Educational Resources - Search Tool
El Niño is a condition that sometimes occurs in the Pacific Ocean, but it is so big that it affects weather all over the world. Weather depends a lot on ocean temperatures. Where the ocean is warm, more clouds form, and more rain falls in that part of the world.
This photo of Earth taken in December 1968 by the Apollo 8 astronauts was the first time humans were able to see our home planet as an isolated sphere in space.
Hurricanes are large, swirling storms with winds of 119 kilometers per hour (74 mph) or higher. That's quicker than a cheetah can run which is the fastest animal on land. They are said to be the most violent storms on Earth.
The Quick Start Guide lists examples of NASA datasets and imagery that could be used for student investigations related to content and practices in the Framework for K-12 Science Education. This Guide is part of an educator toolkit that features resources for grades K-12 that can support and frame student investigations with NASA data and content. Check out the toolkit and samplers for elementary, middle, and high school at https://www.strategies.org/education/educators-toolkit/.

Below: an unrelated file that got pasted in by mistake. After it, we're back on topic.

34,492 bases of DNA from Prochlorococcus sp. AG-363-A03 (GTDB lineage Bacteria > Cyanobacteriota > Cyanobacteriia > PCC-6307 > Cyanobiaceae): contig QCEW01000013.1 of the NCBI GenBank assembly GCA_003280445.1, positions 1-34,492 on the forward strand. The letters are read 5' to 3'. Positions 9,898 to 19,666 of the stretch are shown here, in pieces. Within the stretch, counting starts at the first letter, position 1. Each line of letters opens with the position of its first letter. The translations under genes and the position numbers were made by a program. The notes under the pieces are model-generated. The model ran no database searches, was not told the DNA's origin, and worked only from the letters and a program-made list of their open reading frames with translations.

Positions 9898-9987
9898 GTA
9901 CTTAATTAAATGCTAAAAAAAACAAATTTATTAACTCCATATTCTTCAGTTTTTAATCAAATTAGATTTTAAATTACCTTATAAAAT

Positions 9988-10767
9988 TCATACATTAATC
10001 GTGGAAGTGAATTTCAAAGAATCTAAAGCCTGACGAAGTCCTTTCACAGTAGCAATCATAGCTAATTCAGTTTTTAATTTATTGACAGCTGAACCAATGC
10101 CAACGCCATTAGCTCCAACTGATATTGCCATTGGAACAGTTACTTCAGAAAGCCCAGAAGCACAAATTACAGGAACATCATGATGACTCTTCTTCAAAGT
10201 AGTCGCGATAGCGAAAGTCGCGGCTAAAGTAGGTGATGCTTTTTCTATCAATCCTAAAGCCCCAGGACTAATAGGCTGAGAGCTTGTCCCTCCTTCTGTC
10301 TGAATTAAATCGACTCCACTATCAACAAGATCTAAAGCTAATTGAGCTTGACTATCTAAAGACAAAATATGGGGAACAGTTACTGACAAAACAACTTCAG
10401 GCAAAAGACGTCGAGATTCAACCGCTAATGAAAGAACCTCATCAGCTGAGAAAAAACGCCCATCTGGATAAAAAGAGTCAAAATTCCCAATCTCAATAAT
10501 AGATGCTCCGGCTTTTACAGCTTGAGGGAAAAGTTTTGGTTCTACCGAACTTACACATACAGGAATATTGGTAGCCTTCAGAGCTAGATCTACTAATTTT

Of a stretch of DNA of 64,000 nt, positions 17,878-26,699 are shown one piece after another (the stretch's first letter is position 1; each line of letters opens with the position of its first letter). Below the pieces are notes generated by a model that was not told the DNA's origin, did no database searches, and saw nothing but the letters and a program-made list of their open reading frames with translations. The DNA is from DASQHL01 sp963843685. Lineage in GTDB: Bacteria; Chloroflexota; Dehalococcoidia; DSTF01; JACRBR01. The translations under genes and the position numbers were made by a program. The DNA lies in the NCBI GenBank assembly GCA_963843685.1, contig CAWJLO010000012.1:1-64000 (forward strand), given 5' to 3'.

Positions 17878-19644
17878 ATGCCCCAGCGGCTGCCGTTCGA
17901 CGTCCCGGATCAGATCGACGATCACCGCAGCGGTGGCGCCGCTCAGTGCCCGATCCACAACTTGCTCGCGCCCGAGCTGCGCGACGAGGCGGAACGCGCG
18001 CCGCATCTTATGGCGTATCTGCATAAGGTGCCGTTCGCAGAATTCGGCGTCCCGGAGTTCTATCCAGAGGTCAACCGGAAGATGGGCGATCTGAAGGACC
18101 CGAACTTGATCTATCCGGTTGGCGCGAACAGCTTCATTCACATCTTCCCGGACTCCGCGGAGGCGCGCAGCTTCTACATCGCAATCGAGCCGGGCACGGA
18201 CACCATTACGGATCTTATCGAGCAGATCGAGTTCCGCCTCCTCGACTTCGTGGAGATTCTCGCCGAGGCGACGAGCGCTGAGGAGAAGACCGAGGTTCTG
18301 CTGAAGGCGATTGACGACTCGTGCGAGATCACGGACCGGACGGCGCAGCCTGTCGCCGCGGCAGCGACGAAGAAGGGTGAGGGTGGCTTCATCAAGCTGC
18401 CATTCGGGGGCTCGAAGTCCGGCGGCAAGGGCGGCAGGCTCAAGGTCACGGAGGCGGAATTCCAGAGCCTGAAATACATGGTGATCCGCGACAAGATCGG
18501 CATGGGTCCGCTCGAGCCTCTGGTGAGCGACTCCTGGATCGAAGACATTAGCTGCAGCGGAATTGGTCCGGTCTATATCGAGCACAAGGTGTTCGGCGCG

My NASA Data has recently released several new resources, story maps, for use in educational settings.
Explore the energy and matter cycles found within the Earth System.
Helping students build their understanding of Earth's spheres and how they are connected is difficult. Review the graphics to help identify the parts of the Earth System and the processes that connect them at the local, regional, and global scales.
This mini lesson engages students in writing a commentary for a NASA video regarding changes in global temperatures from 1880 to 2017.
Review this animation showing monthly average wind speed at 10 meters above the ocean surface for our global ocean (meters per second) in 2017-2018. This animation was created using the My NASA Data Earth System Data Explorer. For more information about how to create your own animation, see links at the bottom of this page.